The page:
Pulling dead weight through

EUROPE’S strongest man is Lithuanian this year. But its strongest economy is clearly German. The two have more in common than you think. Both are breaking records and are familiar with lugging around dead weight.

The German economy has been pumping out positive figures. Yesterday it announced that unemployment fell to a 19-year low and vacancies shot up by 15,000 since January. Rising Portuguese bond yields and periphery woes seem to have shrunk from the market’s attention. This has worked rather nicely for the euro. It has been edging upwards or holding steady for the last few weeks (see chart).

But traders know all good things come to an end. How much longer can they bank on Germany pulling the euro through?

Duncan Higgins of Caxton FX says: “It seems less of case of whether Germany is strong enough to pull Europe through, and more a case of whether Germany is willing.” The German public gave their chancellor’s party a kicking at the recent regional elections for her soft approach to their ailing neighbours.

Any measures proposing to redistribute German funds to shore up weaker economies will now be far trickier to push through. Market doubts about the whole of the Eurozone economy could send the euro tumbling.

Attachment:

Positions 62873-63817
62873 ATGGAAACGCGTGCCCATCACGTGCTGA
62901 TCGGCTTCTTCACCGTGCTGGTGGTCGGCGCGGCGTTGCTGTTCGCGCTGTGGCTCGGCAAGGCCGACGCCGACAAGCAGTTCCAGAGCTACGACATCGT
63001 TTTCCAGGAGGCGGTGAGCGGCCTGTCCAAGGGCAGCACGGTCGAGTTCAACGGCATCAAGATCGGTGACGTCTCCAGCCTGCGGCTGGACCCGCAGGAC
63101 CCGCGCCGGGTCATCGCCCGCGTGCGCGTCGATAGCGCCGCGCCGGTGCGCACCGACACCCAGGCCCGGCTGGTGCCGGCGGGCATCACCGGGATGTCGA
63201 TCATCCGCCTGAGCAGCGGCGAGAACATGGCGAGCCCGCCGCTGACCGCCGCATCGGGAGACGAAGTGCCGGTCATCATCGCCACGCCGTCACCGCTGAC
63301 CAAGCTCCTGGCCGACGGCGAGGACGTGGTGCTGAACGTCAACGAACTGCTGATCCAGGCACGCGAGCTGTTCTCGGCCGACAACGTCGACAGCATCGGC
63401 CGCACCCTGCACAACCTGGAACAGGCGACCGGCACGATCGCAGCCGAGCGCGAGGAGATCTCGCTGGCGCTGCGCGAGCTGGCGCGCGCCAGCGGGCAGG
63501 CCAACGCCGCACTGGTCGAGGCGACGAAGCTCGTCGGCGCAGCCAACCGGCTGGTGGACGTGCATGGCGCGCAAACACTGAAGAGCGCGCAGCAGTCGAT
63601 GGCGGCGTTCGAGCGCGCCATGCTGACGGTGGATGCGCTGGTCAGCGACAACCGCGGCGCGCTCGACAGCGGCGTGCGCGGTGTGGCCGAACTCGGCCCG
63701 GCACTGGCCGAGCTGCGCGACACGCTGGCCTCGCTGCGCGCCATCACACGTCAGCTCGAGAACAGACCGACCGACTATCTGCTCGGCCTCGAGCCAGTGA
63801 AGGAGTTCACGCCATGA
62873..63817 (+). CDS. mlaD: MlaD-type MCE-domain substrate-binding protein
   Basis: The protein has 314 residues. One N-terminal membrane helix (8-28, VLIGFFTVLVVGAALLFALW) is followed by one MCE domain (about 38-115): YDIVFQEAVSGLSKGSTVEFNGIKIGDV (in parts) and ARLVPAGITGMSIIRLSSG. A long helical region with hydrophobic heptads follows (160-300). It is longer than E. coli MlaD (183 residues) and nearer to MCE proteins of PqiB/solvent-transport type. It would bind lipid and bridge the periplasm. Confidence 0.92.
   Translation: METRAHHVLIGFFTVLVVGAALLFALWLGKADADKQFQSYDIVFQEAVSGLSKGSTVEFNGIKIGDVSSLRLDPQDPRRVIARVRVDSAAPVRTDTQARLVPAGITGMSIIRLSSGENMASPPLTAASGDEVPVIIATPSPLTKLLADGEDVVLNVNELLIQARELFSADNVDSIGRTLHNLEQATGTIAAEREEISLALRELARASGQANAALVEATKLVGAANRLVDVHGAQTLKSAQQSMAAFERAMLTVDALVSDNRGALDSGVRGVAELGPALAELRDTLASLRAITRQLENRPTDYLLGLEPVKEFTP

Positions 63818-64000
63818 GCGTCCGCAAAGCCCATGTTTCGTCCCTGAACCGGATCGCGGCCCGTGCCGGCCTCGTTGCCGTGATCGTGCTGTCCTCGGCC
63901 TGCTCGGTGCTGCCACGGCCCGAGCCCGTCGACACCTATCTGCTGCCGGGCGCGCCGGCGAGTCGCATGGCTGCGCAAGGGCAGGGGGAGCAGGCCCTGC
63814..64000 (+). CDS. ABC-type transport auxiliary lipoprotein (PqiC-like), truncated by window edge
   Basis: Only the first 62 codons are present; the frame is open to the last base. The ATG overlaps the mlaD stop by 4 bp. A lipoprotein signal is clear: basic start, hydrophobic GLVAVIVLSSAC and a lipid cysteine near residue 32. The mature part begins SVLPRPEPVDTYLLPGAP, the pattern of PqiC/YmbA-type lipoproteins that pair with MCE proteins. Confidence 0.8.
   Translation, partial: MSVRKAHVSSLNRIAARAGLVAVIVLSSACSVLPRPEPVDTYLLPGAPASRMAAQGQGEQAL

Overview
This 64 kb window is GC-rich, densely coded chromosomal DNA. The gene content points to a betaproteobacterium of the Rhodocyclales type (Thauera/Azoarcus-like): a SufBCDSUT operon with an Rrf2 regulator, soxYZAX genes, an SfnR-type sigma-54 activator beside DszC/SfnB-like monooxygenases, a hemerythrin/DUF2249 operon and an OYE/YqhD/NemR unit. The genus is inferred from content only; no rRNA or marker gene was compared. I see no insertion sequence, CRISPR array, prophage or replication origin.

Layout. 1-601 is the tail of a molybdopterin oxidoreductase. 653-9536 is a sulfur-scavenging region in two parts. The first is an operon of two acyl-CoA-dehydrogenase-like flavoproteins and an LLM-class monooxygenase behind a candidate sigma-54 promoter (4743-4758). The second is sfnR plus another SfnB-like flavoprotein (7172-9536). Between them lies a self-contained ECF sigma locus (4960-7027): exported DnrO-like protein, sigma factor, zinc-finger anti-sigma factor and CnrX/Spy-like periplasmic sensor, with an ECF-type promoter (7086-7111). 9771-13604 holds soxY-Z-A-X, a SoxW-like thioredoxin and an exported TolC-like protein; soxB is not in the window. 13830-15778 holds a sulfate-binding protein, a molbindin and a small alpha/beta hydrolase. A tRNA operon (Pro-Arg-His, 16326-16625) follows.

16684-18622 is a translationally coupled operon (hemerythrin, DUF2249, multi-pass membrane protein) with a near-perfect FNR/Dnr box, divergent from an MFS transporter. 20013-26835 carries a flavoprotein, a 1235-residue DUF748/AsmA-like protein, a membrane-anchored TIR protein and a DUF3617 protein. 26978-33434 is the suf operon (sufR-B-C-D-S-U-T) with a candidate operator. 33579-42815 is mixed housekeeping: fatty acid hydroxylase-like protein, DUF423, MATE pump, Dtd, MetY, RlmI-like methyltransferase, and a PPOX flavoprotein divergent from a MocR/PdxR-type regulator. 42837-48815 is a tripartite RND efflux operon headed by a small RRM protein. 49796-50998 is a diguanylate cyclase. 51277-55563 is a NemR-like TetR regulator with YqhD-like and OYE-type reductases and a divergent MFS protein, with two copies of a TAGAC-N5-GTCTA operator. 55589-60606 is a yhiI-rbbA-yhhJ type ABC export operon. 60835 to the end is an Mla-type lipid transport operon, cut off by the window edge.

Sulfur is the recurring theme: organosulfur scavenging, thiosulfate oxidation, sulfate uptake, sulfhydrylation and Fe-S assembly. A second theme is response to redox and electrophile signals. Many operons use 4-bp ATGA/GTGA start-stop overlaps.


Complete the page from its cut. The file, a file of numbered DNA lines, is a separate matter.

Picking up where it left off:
But until those big decisions edge closer, Michael Hewson of CMC Markets thinks the euro will be remain steady: “If the Middle East situation does not escalate any further, the euro will stay range bound against the dollar. It hasn’t been acting as the world’s safe haven just yet.”

Traders have so far been diversifying Middle Eastern risk through currency investments into Swiss francs and the Canadian dollar. This may change, believes Hewson, if the political situation worsens.

Simon Derrick, a managing director at the Bank of New York Mellon, has a similar view, but thinks that we are reliving last September’s euro story.

He explains: “The market totally ignored the fact that Ireland was heading towards a crisis. It wasn’t until it reached a sort of tipping point that the euro suffered.” Likewise, he rapidly rising Portuguese bond yields have sunk in importance in the media.

Euro traders should therefore expect the German strongman to deliver stability for a while longer. Only an escalation of the Middle East crisis and a German backlash at the March EU summit stand in his way.